It should be noted that students at the secondary level are placed at schools - primary tops, community high schools, junior secondary and senior secondary schools - based on their performance at the Secondary Schools Entrance Examinations.

Only the students at the junior and senior secondary schools are given the chance to write the two examinations, the CSEC and the Caribbean Advanced Proficiency Examinations, offered by the CXC, and the General Certificate of Education examinations.

The review of the education plan noted that male students outnumbered females in the primary tops and community high schools, on a ratio of approximately 5:4 while at the general secondary level the females outnumbered the males. Very few of the students in the primary tops and community high schools ever write the CSEC examinations in the formal education system.

The primary tops are not full secondary schools and teaching practice may range from one or two multi-grade classes to six or more secondary classes reaching Form Three and Form Four. Generally primary school teachers teach in the secondary departments.

The Secondary Schools Reform Project and the Guyana Education Access Project (GEAP) pilot programme aim to reform the primary tops through upgrading teachers and where feasible, transforming the primary tops into secondary schools.

The community high schools provide education from Form One to Form Four with emphasis on vocational subjects, that is on a ratio of 60:40 for vocational and core subjects.

The dropout and repetition rates at the general secondary level are also higher among the males than females.

Year                             Drop-outs                       Repetitions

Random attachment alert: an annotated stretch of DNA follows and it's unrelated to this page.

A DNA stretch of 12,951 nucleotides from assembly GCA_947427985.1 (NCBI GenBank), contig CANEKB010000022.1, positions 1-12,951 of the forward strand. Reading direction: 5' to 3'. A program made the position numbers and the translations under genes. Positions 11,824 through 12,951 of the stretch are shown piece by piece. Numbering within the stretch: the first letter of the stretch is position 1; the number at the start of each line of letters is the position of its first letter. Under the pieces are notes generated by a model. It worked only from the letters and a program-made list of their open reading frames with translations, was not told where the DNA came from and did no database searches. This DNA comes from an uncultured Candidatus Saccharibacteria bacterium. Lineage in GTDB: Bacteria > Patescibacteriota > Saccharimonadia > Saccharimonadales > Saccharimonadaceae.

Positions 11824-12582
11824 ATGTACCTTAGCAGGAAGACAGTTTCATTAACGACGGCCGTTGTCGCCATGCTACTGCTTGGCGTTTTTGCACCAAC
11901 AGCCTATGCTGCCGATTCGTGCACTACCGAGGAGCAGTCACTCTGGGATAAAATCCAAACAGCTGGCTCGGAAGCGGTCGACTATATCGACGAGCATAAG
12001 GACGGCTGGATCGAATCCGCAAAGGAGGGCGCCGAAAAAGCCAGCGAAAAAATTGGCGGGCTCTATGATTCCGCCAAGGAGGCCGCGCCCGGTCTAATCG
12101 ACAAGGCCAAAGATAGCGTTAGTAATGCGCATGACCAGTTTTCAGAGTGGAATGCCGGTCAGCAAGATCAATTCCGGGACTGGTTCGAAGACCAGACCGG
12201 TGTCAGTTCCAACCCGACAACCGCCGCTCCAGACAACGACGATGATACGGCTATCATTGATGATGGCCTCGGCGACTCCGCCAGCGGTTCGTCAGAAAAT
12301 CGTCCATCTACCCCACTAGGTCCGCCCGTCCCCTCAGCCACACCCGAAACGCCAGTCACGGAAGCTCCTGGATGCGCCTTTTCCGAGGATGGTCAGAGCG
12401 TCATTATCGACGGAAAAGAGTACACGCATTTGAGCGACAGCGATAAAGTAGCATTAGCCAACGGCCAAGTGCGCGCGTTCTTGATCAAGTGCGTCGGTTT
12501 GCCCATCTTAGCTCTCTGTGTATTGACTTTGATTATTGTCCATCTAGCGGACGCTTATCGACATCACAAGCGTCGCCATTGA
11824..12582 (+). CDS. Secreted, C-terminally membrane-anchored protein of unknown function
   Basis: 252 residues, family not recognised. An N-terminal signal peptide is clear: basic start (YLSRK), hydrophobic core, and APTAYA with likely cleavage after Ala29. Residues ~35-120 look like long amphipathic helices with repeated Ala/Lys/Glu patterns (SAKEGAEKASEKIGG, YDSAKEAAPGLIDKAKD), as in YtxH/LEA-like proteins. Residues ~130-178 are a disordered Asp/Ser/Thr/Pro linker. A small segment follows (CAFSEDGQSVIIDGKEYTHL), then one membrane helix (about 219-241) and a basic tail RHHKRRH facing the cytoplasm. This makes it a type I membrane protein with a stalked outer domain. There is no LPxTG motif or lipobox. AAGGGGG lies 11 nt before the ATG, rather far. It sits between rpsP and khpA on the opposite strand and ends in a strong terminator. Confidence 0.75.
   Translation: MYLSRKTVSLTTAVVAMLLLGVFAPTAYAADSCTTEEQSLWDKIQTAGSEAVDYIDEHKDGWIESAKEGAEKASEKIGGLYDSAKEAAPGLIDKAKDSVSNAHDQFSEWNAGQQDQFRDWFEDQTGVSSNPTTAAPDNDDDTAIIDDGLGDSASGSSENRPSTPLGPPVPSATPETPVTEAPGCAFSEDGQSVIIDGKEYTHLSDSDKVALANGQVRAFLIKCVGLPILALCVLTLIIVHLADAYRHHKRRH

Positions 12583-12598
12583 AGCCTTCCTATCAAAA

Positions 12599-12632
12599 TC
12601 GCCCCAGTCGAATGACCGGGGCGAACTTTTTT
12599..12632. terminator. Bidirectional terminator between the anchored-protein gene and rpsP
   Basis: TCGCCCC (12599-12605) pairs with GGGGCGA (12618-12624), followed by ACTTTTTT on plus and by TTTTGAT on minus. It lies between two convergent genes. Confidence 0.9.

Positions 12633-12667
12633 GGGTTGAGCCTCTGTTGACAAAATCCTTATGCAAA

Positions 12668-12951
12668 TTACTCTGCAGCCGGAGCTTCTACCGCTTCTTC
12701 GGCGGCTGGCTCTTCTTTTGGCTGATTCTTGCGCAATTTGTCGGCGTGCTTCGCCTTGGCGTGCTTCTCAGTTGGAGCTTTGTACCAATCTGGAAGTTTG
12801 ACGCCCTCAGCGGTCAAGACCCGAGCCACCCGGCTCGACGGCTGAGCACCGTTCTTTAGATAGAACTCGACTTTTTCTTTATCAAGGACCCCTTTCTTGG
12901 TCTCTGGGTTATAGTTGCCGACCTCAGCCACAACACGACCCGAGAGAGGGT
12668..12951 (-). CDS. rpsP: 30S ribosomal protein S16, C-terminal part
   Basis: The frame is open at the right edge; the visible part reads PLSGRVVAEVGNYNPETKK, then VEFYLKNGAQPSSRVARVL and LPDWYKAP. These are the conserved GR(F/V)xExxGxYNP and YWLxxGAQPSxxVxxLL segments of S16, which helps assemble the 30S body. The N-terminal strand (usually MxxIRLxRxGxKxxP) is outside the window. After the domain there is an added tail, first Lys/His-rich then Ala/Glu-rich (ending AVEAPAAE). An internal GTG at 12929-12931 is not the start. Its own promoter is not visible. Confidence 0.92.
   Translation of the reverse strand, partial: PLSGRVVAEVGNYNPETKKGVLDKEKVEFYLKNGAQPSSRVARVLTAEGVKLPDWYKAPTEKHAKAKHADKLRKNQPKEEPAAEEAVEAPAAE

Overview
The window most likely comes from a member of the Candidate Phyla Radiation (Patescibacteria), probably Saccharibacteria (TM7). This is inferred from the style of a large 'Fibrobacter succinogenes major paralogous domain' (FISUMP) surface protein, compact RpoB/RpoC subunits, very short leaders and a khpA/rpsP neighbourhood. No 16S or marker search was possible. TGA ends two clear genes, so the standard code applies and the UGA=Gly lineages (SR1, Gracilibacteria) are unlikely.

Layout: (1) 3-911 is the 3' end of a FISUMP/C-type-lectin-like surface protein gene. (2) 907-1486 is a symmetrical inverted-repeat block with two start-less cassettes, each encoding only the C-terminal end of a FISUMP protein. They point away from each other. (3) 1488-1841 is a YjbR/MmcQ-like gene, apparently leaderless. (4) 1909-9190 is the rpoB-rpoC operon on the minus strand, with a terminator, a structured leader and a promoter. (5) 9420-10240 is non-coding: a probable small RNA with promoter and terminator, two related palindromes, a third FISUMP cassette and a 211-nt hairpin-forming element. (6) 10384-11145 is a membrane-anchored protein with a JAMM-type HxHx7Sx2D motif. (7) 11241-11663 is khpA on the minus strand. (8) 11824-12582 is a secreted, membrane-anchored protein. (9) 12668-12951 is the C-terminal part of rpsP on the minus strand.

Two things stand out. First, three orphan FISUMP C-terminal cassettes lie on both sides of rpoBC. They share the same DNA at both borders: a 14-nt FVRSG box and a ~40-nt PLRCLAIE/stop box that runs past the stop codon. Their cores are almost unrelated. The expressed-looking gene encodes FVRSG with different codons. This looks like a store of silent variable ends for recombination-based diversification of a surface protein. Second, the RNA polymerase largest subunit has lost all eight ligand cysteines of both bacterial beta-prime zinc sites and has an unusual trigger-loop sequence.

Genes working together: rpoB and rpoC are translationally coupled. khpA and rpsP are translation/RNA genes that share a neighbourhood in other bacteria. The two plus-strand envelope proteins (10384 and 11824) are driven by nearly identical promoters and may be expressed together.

Boys         Girls              Boys          Girls
1994/1995                  —             —                21.7%         16.7%
1995/1996                  7.9%         6.3%            18.2%         13.7%
1996/1997                    5%             4%                15%           12%
1997/1998                 6.2%           6.2%            16.5%       12.45%
1998/1999                  4.5%          4.1%            14.1%        10.0%

Ian McDonald in the 'Ian on Sunday’ column of the Sunday Stabroek on July 7, quoted CXC figures which showed that at the 2001 sitting of the CSEC, 39.5% (3,572) of the local candidates were males compared to 60.95% (5,573) who were females.

In neighbouring Trinidad and Tobago, 13,7734 (39.71%) males wrote the CSEC examinations last year compared to 20,855 (60.29%) females; in Barbados, it was 2,278 (38.33%) males to 4,469 (56.19%) females; and in Jamaica 18,672 (36.3%) males to 33,155 (63.97%) females.

Of the number of candidates at the regional level (from 18 countries) who wrote the CSEC examinations 44,664 or 37.84% were males compared to 73,383 or 62.16% females.

The countries involved were Anguilla, Antigua and Barbuda, Barbados, Belize, British Virgin Islands, Cayman Islands, Dominica, Grenada, Guyana, Jamaica, Montserrat, St Kitts and Nevis, St Lucia, St Vincent and the Grenadines, Trinidad and Tobago, Turks and Caicos, Netherlands Antilles and Suriname.

In thirteen core/academic subjects females outnumbered the males as well. For instance in English A, 28,326 males wrote the subject compared to 43,512 females; in Mathematics, 42,498 males wrote the subject compared to 69,505; in Social Studies 10,079 males wrote the subject compared to 18,022; and in Integrated Science 5,151 wrote the subject compared to 7,781.